SecureState Blog

Read SecureState's award winning blog.

The National Institute of Standards and Technology (NIST) has recently begun to draft documentation on how to incorporate an across-the-board security standard for all organizations that are considered to be part of the country’s critical infrastructure, adding yet another layer to an already convoluted process. The goal is to gain buy-in from both the private and public sector as to what process would work best as a type of blanket framework for every different type of organization. Although the NIST framework, and how it is implemented, are both in need of repair, the way NIST is going about this seems to add frustration instead of solving any problems.

The current NIST standards for federal information systems use a multitude of documents that are all hundreds of pages in length. Add that to the fact that a fairly high percentage of the people that carry out the security tasks for their organization are not security professionals, but rather system administrators or engineers, and you get an already broken process being smashed into smaller pieces.

Rarely have I seen an environment where there are adequately trained security professionals who actually know how the current NIST framework operates. Organizations can’t seem to afford or find the security experts to implement these processes, but somehow the federal government can spend millions of dollars to have committees upon committees talk about how they will add to the workload of the already drowning employees.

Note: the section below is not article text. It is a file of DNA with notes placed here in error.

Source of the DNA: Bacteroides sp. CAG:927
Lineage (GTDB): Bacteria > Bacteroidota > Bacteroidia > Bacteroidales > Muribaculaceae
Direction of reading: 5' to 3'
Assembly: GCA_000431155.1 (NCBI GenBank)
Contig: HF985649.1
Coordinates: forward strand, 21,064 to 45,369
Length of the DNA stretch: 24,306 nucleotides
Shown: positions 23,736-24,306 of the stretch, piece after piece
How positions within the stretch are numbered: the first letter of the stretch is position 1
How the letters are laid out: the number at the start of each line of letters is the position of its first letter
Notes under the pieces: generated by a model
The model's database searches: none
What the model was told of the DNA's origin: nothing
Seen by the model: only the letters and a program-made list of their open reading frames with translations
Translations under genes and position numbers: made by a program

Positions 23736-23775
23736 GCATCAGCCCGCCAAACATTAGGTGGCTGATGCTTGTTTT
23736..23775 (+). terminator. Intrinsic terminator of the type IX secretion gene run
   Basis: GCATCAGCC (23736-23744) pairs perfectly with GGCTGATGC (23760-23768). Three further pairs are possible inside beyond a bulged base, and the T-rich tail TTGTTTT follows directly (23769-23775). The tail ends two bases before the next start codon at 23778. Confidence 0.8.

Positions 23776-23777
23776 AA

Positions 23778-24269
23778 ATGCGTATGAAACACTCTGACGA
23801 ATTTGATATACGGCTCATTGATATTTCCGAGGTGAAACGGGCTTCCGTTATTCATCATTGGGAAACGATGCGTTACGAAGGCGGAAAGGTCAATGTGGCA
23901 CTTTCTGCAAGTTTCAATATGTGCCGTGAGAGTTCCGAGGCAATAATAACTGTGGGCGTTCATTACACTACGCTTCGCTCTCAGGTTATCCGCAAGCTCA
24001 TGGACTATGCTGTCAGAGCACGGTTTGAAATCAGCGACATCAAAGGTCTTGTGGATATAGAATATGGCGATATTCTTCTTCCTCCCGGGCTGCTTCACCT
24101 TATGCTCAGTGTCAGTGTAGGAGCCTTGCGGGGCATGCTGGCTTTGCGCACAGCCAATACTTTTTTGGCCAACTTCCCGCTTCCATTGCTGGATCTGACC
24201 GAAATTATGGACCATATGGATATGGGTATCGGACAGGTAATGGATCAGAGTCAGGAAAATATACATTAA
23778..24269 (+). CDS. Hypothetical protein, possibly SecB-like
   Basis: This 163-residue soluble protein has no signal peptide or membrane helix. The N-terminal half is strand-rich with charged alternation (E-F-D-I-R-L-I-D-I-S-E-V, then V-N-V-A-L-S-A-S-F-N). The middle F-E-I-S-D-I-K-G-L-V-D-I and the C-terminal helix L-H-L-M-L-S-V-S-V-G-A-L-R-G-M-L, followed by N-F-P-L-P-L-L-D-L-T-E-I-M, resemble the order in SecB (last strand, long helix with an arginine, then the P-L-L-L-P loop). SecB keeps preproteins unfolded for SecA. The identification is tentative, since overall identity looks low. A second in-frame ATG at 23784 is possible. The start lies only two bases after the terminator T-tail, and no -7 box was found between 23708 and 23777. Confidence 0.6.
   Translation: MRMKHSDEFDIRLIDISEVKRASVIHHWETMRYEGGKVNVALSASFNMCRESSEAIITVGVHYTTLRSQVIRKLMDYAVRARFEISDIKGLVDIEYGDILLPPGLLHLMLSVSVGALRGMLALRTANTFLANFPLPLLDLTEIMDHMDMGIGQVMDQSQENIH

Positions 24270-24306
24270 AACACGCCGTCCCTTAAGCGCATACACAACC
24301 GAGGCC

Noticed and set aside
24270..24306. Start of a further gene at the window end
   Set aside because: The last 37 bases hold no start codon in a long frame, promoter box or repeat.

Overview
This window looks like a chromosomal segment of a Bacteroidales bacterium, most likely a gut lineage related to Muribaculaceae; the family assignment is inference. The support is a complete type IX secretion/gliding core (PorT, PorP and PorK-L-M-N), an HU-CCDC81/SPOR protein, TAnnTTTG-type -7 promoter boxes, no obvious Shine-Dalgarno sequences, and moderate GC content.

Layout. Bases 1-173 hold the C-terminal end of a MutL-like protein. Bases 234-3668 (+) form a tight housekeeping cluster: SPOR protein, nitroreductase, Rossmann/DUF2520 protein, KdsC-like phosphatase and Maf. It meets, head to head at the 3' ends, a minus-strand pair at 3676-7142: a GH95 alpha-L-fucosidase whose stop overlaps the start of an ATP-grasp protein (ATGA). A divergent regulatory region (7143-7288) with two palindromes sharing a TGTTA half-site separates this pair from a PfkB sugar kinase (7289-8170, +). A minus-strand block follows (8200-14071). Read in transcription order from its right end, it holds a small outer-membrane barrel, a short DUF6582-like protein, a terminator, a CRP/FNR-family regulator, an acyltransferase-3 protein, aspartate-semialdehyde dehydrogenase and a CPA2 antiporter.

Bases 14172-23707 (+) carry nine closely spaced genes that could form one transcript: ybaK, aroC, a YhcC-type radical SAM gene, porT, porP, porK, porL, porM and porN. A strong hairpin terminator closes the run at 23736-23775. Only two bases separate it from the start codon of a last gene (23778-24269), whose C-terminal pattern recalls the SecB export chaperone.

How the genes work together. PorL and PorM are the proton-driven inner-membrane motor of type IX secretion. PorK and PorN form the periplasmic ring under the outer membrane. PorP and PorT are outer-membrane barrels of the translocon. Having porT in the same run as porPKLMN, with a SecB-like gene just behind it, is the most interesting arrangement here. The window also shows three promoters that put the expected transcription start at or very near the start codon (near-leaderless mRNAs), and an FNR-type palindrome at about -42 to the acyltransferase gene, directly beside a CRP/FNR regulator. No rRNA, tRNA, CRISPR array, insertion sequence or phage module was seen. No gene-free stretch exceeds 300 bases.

What needs to happen is for NIST toNISTcondense the current process and make it more efficient. When you look at other security standards, you see much more efficient processes with much less required reading. For example, the current Payment Card Industry (PCI) Data Security Standard (DSS), which is used to verify that organizations that process any type of payment card information are secure, is only 75 pages and includes both requirements and assessment procedures, while NIST SP 800-53Recommended Security Controls for Federal Information Systems and Organizations and NIST SP 800-53A Guide for Assessing the Security Controls in Federal Information Systems and Organizations together are over 600 pages.

I believe the best way to make these documents and processes more efficient is to have an independent (non-government) organization develop new standards, with NIST having oversight only into the development process. This would allow for security experts who have seen what does or doesn’t work to craft efficient policies and procedures that are actually usable, which would allow for easier implementation and ultimately a more SecureState.